Archive for April, 2011

Improving Web Searching for People with Cognitive Disabilities

2011/04/25

Using a website search tool is difficult for people with cognitive disabilities. Finding a relevant result is often thwarted by spelling errors they make, their inability to detect them, or a lack of understanding about how to correct them. Determining which search results are best can be equally difficult.

This post is a synopsis of an approach to circumventing such problems. An example has been implemented on a web site of the German Institute for Human Rights, which is an easy-to-read version of a United Nations convention on the rights of people with disabilities. A typically-appearing site search incorporates novel spelling-correction features and a simplified presentation of search results.

Spelling Correction

The site search suggests spelling alternatives only for words that actually appear within the content of the website. Searches for correctly-spelled words that produce no search results would be very frustrating for anyone.

To enable spelling suggestions, a manually-edited index of syntactically-similar words was created. Point values were assigned for similarities in the number of the same letters and the word length. A higher value was given to alternative words with the same first letter, but that was not essential.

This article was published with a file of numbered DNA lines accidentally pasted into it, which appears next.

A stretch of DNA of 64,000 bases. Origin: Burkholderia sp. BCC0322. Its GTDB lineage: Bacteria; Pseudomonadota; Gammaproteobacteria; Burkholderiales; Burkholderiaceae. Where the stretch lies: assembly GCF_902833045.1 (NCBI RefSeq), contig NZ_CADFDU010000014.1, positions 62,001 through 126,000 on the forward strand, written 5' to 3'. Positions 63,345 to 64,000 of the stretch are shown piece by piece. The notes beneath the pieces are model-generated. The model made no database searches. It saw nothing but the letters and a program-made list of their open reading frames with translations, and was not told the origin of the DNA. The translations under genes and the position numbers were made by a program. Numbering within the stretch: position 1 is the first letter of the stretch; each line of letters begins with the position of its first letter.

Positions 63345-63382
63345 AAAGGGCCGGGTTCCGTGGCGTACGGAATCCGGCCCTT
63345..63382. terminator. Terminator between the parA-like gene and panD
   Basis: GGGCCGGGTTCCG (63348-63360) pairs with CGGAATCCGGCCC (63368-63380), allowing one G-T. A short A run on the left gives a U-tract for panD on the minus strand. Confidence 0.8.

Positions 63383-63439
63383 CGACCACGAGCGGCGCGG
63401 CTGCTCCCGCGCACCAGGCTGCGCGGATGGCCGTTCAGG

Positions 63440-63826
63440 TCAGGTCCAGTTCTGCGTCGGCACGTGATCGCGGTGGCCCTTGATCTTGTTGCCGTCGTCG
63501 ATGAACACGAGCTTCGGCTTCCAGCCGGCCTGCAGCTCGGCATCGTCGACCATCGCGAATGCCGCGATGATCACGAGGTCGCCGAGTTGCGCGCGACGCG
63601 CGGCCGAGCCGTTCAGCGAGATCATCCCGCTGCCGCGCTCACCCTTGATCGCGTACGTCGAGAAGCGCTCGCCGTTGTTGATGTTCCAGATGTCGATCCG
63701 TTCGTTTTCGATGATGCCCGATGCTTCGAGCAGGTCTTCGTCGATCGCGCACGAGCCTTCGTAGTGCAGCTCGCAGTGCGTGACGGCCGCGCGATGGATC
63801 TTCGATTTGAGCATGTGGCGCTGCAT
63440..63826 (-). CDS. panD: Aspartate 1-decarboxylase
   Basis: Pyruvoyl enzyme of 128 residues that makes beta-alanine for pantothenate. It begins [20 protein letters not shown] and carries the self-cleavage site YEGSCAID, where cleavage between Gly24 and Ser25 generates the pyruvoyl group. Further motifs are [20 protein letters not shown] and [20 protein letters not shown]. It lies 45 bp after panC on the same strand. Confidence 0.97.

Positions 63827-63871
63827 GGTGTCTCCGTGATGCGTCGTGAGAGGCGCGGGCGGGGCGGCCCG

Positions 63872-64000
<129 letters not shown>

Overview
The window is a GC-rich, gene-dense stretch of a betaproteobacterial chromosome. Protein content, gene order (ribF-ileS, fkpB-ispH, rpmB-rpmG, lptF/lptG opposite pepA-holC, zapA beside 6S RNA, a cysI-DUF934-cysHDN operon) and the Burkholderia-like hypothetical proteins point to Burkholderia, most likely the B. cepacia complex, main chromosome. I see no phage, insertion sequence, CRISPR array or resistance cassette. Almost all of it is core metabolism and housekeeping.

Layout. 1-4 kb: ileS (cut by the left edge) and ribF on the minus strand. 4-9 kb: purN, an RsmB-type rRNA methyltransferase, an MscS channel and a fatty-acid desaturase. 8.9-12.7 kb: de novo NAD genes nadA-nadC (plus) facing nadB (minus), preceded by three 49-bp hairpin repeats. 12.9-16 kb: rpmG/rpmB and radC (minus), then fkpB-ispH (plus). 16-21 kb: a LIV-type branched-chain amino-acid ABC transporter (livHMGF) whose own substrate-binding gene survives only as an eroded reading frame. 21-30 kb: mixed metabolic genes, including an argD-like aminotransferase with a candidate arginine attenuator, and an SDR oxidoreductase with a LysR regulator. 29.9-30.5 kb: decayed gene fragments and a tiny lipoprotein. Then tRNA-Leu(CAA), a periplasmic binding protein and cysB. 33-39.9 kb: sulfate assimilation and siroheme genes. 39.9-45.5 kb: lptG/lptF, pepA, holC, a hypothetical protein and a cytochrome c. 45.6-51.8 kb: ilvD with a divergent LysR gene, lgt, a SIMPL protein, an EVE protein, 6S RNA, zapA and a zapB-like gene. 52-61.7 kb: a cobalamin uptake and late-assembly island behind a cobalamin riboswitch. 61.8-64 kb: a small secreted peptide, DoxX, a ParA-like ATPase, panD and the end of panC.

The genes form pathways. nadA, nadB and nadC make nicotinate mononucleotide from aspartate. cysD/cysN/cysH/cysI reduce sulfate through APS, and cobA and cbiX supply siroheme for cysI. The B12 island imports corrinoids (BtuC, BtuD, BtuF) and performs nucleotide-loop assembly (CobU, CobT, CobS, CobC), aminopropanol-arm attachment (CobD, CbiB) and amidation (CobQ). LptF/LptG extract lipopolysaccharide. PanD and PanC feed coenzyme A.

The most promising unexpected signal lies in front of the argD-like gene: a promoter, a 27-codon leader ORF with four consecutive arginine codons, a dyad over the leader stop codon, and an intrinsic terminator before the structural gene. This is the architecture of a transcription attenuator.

To enable search-word spelling correction within the fewest steps possible, the most-similar alternatives are displayed in a word cloud. Of those, typically three, the one with the highest probability of matching the intended search word is presented in a larger text size.

Example Spelling Correction

The German word for “contact” is “kontakt”. Initiating a search with the misspelled word “kontat” produces a word cloud as shown in the following image.

Of the displayed three words, Kommunikation Kontakt Kunst, the second is shown in a larger font. All are hyperlinks.

The developers believe the word cloud makes it very easy to recognize the correctly-spelled word, and to select a search word. I don’t know why the first letters are capitalized.

Simplified Search Results

Search results are presented in plain language. Each has a bulleted, succinct summary of information on the linked page; and a contextually-relevant image to aid comprehension.

Example Search Result

The following image shows a single search result translated from German to English using Google Translate.

Contact - Here you will find: The address and telephone number of the German Institute for Human Rights. And a contact form.

One aspect of the search results I do not favor is that links to the search-result pages are not underlined. It is only when the cursor is hovered over a link, such as “Contact” in the example search result, that an underline appears.

Conclusion

I am impressed with this approach. This is the first time I have seen search results presented so simply, and with accompanying relevant imagery. I think the spelling-correction features are also worthwhile. In a pilot study of them, 9 of 34 people with learning disabilities could use the search site independently. I expect the developers will continue user testing. With funding and time, I would like to develop a site search using similar techniques.

Notes


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